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Boris Johnson’s ‘shock and awful’ tactics are debasing politics

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Author: Jane Merrick

Given everything that has happened in British politics since 2015, it is quite hard to remember every twist and turn of that year’s General Election campaign. But one of the most memorable moments came during one of the televised leaders debates, when Nigel Farage, in a carefully calibrated “shock and awful” strategy, ramped up his xenophobic rhetoric by calling for immigrants with HIV to be refused NHS treatment.

At the time, it jarred against the rest of the robust-but-civilised political debate. Today, in the age of Brexit and Donald Trump, a former Foreign Secretary feels he can get away with describing Theresa May as a suicide bomber. Boris Johnson’s latest comments, marked, as the Foreign Office minister Sir Alan Duncan said, “one of the most disgusting moments in modern British politics”.

For Conservative MP and former Army officer Tom Tugendhat, they evoked memories of the suicide bombing outside his office in Helmand, which literally tore men limb from limb. For others, the article, just over a year since the suicide bombing at the Manchester Arena in which 22 were killed, was a new low.

Outrage Of course, Johnson wants to be this offensive. That is the plan. The outrage from moderate voices like Duncan and Tugendhat are only grist to his populist mill. Anyone who objects is simply part of the old Westminster establishment trying to water down Brexit. Fresh from meeting Trump’s former strategist Steve Bannon following his departure from the Foreign Office in July, Johnson is working the shock and awful playbook. There is evidence that it works: Farage’s Ukip enjoyed a 9.5 per cent increase in the popular vote at the 2015 election, the nation voted for Brexit after some pretty toxic anti-immigrant language during the referendum campaign, and we all know what happened with Trump.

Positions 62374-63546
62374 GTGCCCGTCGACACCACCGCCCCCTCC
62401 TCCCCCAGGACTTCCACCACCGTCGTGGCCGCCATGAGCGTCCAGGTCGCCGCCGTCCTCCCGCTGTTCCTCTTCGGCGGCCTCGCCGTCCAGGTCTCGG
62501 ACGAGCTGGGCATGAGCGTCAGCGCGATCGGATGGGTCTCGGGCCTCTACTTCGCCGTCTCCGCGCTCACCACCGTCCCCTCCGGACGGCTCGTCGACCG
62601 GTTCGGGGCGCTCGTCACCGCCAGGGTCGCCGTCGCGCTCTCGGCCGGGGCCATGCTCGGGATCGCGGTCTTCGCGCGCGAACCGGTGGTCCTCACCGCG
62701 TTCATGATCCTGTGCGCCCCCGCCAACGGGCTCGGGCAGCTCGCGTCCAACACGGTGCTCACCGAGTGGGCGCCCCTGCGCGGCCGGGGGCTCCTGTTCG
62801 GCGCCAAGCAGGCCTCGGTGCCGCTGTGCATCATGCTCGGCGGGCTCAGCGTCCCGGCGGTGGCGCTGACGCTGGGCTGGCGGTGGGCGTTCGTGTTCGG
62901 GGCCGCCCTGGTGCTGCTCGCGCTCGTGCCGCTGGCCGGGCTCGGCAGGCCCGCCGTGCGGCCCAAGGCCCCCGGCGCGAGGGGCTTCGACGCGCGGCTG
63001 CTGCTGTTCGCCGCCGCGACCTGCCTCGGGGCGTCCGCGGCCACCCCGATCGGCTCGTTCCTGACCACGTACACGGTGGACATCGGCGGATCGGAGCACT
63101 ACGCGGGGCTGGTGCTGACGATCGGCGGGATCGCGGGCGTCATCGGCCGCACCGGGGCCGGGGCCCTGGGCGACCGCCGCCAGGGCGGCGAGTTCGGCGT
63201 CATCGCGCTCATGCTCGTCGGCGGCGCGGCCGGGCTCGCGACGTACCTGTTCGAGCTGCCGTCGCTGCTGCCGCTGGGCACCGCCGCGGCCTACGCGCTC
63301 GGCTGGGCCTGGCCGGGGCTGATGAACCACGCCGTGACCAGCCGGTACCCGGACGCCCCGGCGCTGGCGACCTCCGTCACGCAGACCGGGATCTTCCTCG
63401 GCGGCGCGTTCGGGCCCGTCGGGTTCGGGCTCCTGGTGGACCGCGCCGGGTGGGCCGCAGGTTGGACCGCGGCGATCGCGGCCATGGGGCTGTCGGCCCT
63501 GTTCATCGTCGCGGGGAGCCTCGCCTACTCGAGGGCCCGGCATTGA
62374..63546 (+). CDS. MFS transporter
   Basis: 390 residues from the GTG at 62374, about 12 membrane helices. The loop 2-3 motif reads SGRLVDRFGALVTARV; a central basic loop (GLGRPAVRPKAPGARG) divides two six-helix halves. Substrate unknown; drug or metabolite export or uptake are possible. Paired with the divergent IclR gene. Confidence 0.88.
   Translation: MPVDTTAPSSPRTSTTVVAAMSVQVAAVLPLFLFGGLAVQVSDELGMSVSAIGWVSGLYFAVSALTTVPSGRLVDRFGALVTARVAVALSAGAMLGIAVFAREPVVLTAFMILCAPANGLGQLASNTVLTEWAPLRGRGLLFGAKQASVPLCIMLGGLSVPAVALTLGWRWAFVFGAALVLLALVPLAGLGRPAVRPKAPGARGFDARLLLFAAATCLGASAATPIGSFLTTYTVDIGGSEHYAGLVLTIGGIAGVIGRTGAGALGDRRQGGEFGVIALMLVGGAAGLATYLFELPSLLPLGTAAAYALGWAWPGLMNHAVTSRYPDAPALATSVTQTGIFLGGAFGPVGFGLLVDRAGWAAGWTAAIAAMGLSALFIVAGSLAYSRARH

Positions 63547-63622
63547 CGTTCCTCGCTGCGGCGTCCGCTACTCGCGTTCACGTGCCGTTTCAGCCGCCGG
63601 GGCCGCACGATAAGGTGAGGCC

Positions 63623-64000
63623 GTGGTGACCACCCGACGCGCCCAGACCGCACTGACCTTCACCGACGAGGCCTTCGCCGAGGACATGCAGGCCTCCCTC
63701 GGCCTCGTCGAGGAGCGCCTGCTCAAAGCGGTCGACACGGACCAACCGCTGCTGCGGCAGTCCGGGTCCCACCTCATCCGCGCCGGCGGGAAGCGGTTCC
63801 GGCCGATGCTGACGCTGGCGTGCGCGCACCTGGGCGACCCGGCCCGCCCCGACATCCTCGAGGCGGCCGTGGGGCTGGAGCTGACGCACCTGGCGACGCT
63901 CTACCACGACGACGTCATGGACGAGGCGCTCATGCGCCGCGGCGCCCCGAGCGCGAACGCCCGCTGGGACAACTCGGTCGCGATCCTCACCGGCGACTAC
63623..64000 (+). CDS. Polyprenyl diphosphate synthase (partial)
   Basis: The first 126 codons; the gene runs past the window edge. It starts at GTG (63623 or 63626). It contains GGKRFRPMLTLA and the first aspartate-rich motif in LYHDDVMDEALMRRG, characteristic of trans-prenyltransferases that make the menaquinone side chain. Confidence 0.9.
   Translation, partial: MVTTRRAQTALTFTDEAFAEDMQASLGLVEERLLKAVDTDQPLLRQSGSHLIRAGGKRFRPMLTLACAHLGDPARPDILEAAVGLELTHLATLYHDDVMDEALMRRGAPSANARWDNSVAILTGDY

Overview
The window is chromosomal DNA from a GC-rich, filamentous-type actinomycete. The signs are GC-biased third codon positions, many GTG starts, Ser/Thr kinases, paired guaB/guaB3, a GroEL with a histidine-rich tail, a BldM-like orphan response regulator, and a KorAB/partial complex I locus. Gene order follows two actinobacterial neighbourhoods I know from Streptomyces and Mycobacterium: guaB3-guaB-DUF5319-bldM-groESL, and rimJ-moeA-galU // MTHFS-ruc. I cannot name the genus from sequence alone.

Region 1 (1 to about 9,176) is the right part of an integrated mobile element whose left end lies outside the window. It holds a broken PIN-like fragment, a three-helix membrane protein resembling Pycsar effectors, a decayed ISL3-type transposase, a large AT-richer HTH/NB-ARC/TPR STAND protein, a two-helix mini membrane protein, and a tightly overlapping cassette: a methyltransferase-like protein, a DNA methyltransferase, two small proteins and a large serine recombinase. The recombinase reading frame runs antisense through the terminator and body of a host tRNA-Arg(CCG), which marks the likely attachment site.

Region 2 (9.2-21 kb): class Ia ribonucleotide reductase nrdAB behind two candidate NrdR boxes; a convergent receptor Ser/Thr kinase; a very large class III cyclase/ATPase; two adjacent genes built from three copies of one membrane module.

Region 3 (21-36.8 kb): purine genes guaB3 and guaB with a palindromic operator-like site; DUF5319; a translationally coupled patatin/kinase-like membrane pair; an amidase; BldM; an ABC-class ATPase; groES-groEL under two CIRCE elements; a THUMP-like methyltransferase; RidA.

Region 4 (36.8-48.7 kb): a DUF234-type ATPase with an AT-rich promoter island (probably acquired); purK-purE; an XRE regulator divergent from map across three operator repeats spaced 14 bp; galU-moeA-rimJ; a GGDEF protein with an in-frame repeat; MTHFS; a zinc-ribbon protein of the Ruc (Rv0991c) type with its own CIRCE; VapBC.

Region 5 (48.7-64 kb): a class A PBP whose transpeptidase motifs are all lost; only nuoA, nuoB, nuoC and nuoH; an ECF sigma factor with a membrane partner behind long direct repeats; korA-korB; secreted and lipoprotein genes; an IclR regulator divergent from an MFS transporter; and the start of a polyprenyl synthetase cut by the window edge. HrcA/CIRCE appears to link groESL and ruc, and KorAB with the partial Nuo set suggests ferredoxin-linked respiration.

Yet politics does not have to be like this. It does not have to be debased and devalued to this extent. What’s more, correlation does not always mean causation: some voters switched to Ukip in 2015 because they wanted to leave the EU, people voted for Brexit after side-of-the-bus promises of £350m for the NHS, and Trump’s victory was about more than his nasty offensive language, although it played a key part.

‘Shock and awful’

Nevertheless, Johnson clearly sees this shock and awful strategy as his route to No10. In his final months as Foreign Secretary, Jacob Rees-Mogg was the hot favourite for next Tory leader among party grassroots, according to Conservative Home’s monthly tracker poll. At one point, Home Secretary Sajid Javid was the most popular. Since leaving the Cabinet, Johnson has been the runaway favourite.

What stands in his way are, as in any Conservative leadership election, Tory MPs and, ultimately the party membership. Johnson is loved by Brexit-voting Conservatives because he resigned over May’s “soft Brexit” plan and has since vowed to “chuck Chequers”.

Yet if that is what the party wants, there are plenty of Brexiteer Tories who do not sink to Johnson’s oceanic depths, such as Penny Mordaunt or Michael Gove.

And although we no longer live in an age of 1960s or even 1990s morals, there are plenty of Conservative politicians who do not flaunt their adultery like a slogan on the side of a bus. The Conservative Party can do so much better than Boris Johnson, and I am sure that it will.

Source: https://inews.co.uk/opinion/comment/boris-johnson-tactics-debase-politics-suicide-bomber/


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